Astronomer Cliff Stoll Stars in the Espionage Game, but for Him Spying Doesn't Really Compute
S. Avery Brown
12/11/1989 AT 01:00 AM EST
12/11/1989 AT 01:00 AM EST
Cliff Stoll never balances his checkbook anymore. He's afraid he might find a mistake. The last time the quiet astronomer looked into an accounting discrepancy, it added up to a two-year intrigue whose bottom line was the smashing of an international spy ring.
"I'm the last person in the world to be involved with spies," says Stoll, 39, who has recounted his unlikely adventure in The Cuckoo's Egg: Tracking a Spy Through the Maze of Computer Espionage. Indeed, the self-described ex-hippie is much more at home in the counterculture than in counterespionage. "Me? A lefty from Berkeley chasing a spy and getting caught up with spooks from the CIA? I just don't see myself that way," he insists. "I'm just this boring, ordinary person."
Well, not exactly. Stoll has a Ph.D. in astronomy, but it was his expertise with computers that had landed him a job to help design software for Berkeley's Keck Observatory. And when grant money for the project ran out in August 1986, he was transferred to manage computers at Lawrence Berkeley Laboratories.
On his second day on the job there, his boss asked him to track down a 75-cent shortfall in the computer accounting system. Stoll quickly discovered that someone using the unauthorized password "Hunter" had used a few moments of computer time. He assumed it was a hacker, some computer-expert prankster, among Berkeley's students. But a few days later Stoll got a message from the National Security Agency that someone using the Lawrence Berkeley computers had tried to hook into an NSA computer system in Fort Meade, Md.
His curiosity aroused, Stoll programmed his computers to monitor and record every keystroke the hacker might make. He soon determined that this electronic burglar was calling in over Tymnet, a worldwide computer communications network, and had programmed a master key that enabled him to unlock and surreptitiously browse through thousands of files at Lawrence Berkeley—and gain access to hundreds of other computer systems. Over the next few weeks, Stoll caught the hacker making forays into computers at the CIA, NSA, several Army missile bases and the North American Air Defense Command. "We were watching a deliberate, methodical attack from someone who knew exactly what he was doing," says Stoll. "This guy broke into Air Force bases and computers all across the country, and nobody knew it."
Stoll persisted in the chase and by late November 1986 had enlisted the aid of an FBI agent in Virginia. With the help of Mitre Inc., a Virginia defense contractor whose computer system the hacker was using as a bridge into other systems, Stoll traced his calls and found they were coming from West Germany. By baiting the Lawrence Berkeley computer with phony national-security files, Stoll was ultimately able to lure the hacker into exposing his location. West German authorities then traced his phone number to the city of Hannover, eventually putting one Markus Hess, 25, under surveillance. Hess, who worked as a programmer for a small computer company, was arrested in March 1989; last August he and two other West Germans were indicted for selling military computer passwords, software and other data to the KGB. While the hackers did not tap into top-secret data, Western security experts believe they would have been able to steal sensitive information on military-base activities and electronic communications.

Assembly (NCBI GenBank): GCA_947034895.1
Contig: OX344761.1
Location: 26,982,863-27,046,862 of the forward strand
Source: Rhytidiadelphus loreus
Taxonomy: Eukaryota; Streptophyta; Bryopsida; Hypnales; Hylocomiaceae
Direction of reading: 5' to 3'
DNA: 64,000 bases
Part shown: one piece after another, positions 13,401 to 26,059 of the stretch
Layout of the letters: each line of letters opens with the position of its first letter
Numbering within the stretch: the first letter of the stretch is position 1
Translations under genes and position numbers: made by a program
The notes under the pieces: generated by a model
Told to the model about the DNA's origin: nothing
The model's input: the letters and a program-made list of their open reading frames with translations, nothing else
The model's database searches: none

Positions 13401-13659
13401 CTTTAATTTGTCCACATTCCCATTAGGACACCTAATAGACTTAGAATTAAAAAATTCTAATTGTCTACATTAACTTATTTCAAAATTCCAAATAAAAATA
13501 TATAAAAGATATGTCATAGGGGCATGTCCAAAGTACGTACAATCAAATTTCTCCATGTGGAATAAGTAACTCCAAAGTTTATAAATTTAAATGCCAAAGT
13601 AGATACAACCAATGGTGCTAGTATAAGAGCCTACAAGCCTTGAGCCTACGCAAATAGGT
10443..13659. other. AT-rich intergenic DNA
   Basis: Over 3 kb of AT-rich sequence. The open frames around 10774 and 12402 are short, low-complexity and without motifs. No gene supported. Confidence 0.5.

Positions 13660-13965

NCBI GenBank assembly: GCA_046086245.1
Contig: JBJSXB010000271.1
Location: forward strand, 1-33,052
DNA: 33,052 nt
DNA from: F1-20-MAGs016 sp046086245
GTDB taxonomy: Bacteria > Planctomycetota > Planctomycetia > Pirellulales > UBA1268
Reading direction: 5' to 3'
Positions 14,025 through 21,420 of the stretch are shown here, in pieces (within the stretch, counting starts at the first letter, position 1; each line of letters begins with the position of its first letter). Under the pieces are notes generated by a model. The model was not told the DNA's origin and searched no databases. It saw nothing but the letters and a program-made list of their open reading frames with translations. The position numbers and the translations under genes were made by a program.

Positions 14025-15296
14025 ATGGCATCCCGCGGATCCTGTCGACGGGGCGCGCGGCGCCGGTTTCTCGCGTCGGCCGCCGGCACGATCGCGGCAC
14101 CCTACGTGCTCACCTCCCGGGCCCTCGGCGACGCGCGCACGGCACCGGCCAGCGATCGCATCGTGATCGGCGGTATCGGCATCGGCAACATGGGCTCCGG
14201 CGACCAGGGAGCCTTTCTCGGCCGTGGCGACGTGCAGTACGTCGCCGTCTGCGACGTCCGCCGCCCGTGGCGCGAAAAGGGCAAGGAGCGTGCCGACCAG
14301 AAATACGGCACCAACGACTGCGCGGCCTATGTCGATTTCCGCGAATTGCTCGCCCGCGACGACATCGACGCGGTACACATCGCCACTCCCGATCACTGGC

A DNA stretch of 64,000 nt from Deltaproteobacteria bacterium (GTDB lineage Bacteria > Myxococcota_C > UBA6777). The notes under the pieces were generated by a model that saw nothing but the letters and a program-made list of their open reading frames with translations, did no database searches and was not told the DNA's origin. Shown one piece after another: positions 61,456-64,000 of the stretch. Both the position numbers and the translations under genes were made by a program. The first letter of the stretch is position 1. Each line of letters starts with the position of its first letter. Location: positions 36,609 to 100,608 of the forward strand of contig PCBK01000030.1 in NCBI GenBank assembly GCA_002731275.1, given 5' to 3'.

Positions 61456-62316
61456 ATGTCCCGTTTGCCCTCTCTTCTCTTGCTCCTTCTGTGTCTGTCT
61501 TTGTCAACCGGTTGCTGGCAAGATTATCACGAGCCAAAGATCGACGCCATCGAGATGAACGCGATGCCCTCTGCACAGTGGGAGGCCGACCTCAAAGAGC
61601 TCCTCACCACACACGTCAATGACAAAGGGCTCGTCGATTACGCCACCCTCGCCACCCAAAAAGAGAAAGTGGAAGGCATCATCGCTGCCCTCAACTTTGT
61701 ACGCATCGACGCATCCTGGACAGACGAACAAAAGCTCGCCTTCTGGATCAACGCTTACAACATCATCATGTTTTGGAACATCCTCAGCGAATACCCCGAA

Stoll looks forward to traveling to West Germany to testify against Hess, who is awaiting trial. "I'd love to see him face-to-face, find out who it was that I chased for so long," he says. But Stoll is a bit apprehensive. Last June, Karl Koch, a West German believed to be part of the spy ring, was found dead in the woods near Hannover, his body burned with gasoline. Authorities say it was suicide, but Stoll is not so sure. "I'm worried as hell about it, and so is my mom," he says. "She's afraid someone will go after me."
Stoll laughs off the notion that he is some kind of hero. "I was just being persistent," he says. "I feel more like I've done a good piece of science." Nor is he interested in the jobs as a computer-security specialist that the CIA and other agencies have offered him. He's happy working as an astronomer at Harvard's Smithsonian Observatory in Cambridge, Mass. He house-sits a sister-in-law's home there in between commutes to Washington, D.C., where his wife, Martha, 27, is a federal-court law clerk.
Stoll knew he wanted to be an astronomer from the moment he saw his first telescope as a fifth-grader in Buffalo, N.Y., where he grew up as the third of five children of a bartender and a high school teacher. He has pursued that career ever since, pausing only for a one-year post-college detour in 1973, working as a rock band's roadie, a pinball-machine repairman and a technician for Robert Moog as he developed his music synthesizers.
The only thing Stoll wants to spy on now is the stars. "There's a whole universe waiting for me out there," he explains, "a universe that welcomes me, that I can be alone in at night and still feel a part of it all. And it's a place where there aren't malicious, evil people breaking into computers."
—James S. Kunen, S. Avery Brown in Cambridge